I have a confession to make: I do not have an opinion on the new common core standards. Since graduating from college, I have studiously avoided looking at any piece of educational material in order to avoid flashbacks to finals hysteria and certain unfortunate incidents with pop quizzes. But in many ways the arguments about universal standards for education are extremely familiar to me. Phrases like one-size-fits-all and high standards are all too familiar to me. You see, I was homeschooled all the way through high school. People have been arguing over my education ever since I was first a student. Because of this experience, I recognize that all the arguments about the common core have a common problem: politics.
Common core arguments fall into two categories and neither of them adequately address the needs of students. The positive category supports universal standards for education in order to make sure every student is up to snuff when it comes time to go to college or get a job. It is a classic quality control argument. Opponents of the legislation say a lot of political stuff about nationalization, federal overreach and some even attack the educational theory itself, supporting more personalized support for students. I have heard it all before.
When it came time to decide on my education back in the early nineties, my parents were firmly in the second category. They did not want the federal government interfering in the education of their child and thereby damaging it or stunting it in favor of “teaching to the lowest common denominator.” Throughout my life, I have heard hundreds of other homeschooling parents say the same thing. Home schooling parents by and large want excellence for their children’s educations and they see that the only way to achieve that is to not participate in the normal school system. Common core arguments are the same type of thing, only in the context of an actual school.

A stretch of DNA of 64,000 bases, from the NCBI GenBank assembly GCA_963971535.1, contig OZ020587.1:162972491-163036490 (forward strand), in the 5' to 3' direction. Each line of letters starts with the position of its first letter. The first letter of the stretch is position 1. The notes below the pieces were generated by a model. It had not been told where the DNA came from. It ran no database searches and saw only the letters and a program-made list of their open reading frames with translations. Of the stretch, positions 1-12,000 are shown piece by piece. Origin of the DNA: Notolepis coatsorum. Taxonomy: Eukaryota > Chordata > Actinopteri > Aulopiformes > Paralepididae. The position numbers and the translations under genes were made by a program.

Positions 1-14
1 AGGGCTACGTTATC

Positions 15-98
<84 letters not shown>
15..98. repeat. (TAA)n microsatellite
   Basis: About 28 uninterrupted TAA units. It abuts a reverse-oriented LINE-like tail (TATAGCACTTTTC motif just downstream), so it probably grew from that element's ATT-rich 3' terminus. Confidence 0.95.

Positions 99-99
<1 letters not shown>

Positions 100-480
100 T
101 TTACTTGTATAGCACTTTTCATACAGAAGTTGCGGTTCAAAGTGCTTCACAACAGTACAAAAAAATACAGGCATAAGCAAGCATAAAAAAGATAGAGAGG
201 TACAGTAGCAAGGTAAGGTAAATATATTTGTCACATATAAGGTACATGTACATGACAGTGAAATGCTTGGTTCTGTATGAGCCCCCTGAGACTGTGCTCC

To be honest, from the viewpoint of a student, none of this fighting about the common core really matters. There are still tests, homework, quizzes and readings to get through no matter what. Students do not have time for ideology. So who does this argument serve? Politicians and ideologically motivated people. Agenda is the problem for common core arguments. If you need evidence, there are two negative stories from well-known conservative sites that suffice.
The first is from FOX News which reported that a vocabulary lesson in one school was being used as Islamic propaganda. Todd Starnes was very concerned that a vocab lesson had been co-opted for proselytizing for the Muslim faith. A statement from the school reassured him that the lesson was part of the effort to “expose them to various religions and how they shape cultures throughout the world.” He was unconvinced. Instead, the article likened it to praising Japan right after Pearl Harbor, which sounds heinous.
Starnes took direct aim at the common core in his analysis, tying it to a issue that, to be honest, does not have anything to do with education at all. None of the sentences used in the vocabulary lesson were factually inaccurate. They quite correctly noted the role of Muhammad in creating Islam and were not framed in a proselytizing manner. Instead, they read like a history lesson which has big words for students to define from the context. But Starnes picked pieces of the supposed culture war and the war on terror in order to score points with his like-minded readers. Unfortunately, that does nothing for the students who have to do the exercise. He might have done better in service of their educations by defining the words for them instead.